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5 ways to avoid danger to pets at Halloween

Halloween may not be as flat-out noisy as holidays such as Independence Day or New Year’s Eve, with all the fireworks, or any of the many holidays that, around Chicago, feature parades full of emergency vehicle sirens and marching bands. But Halloween can be a worrisome day for your pets nonetheless. Here’s how you can keep it a safe one.

Our beagle puppy will chase anything that moves and eat anything that doesn't. Especially when bored.
Susan NC Price

5. Be prepared. Remember that, in regard to safety concerns, most pets can be considered to function as very active human toddlers. They have little sense of self-preservation, whether with regard to chewing on or eating things (such a decorations or bowls of treats), or getting themselves into dangerous situations. Make sure pets have ID tags … and because tags can get lost or collars come off, microchipping your dog or cat greatly increases the chances of recovering a runaway pet. (And, if you take them outside regularly, you should consider chipping even a pet rabbit or ferret, both of which could run off if frightened by, say, a loose dog or a stooping hawk.

4. Costume safely. Only dress your pet in costumes if you know this pet enjoys such attention and has been OK with other clothing or accessories—and use the same choking/safety considerations you would with a human toddler. If the pet will be accompanying you and your children trick-or-treating, reflectivity may also be a concern worth addressing. The accompanying video gives more details on how to choose a costume wisely, including considerations for pet parades.

3. Keep pets away from costumed groups. Whether out walking or at home, keep dogs away from costumed trick-or-treaters. Dogs may see even people they know, especially groups of excited kids, as scary strangers when disguised by odd costumes. A dog's defensive or fear reactions may include aggressive behavior such as growling, barking, and even biting.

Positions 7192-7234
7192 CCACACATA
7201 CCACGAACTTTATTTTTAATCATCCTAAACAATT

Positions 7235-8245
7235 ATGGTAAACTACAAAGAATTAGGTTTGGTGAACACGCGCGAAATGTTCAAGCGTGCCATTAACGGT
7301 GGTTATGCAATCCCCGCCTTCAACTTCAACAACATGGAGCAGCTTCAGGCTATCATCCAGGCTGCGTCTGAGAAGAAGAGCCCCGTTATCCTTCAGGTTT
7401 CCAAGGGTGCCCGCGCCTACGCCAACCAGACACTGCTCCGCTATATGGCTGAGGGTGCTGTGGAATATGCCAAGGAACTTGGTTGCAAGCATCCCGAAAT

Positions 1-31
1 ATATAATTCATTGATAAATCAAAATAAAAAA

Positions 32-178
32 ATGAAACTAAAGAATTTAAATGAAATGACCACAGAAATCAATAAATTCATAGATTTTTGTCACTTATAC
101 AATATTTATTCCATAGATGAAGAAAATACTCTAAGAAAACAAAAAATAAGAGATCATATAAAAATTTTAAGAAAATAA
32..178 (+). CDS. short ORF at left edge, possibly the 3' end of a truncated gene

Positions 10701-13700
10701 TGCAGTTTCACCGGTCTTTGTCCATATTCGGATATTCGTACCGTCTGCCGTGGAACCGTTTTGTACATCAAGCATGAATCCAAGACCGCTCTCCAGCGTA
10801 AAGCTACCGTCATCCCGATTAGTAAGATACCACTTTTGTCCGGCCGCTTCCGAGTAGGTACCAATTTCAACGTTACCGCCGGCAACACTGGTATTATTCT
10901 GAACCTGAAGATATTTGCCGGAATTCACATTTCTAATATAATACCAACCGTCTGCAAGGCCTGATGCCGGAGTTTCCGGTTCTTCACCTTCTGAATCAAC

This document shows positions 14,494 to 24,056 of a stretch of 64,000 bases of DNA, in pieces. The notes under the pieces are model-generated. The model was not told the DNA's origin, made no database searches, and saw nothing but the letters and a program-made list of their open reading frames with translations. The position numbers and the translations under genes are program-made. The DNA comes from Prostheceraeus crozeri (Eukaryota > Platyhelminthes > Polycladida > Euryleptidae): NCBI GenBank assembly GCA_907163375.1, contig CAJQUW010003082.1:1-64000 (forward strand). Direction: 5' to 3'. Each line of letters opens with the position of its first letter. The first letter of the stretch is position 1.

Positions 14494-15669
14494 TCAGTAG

2. Keep pets under control and reassured. In general, being inside keeps your pets safe from pranksters (or worse). But, even inside, you may want to shut your dog or cat or other free-ranging pet into a room away from the front door, to avoid the chance that a spooked (pun intended) animal might dart out the open door while you’re distributing Halloween goodies. This also keeps them away from dangerous decorations (the candle in your jack-o-lantern, for instance) ... and from the treats.

1. Chocolate ... and other candies. Chocolate is bad for just about any non-human out there, birds and reptiles as well as mammals. It can cause anything from diarrhea and vomiting to heart rhythm irregularities and death. But excessive sugar can also cause severe digestive and other upsets. And that's not even considering the dangers from ingesting lollypop sticks and candy wrappers. Plus, consider the sugar or chocolate dosing issue: The one chocolate chip cookie stolen by a 90 lb young shepherd or 240 lb mastiff might not cause enough upset for you to notice, but in a 25 lb beagle or a 6 lb cat or a 3 lb ferret, one cookie scales up to the equivalent of 150 lb you eating anywhere from a dozen (for the beagle) to more like 7 or 8 dozen cookies (for a ferret or 3-lb kitten or puppy)—enough to make even a human pretty sick! Plus, just as with humans and drugs, some individuals of any species are more sensitive to chocolate than others.

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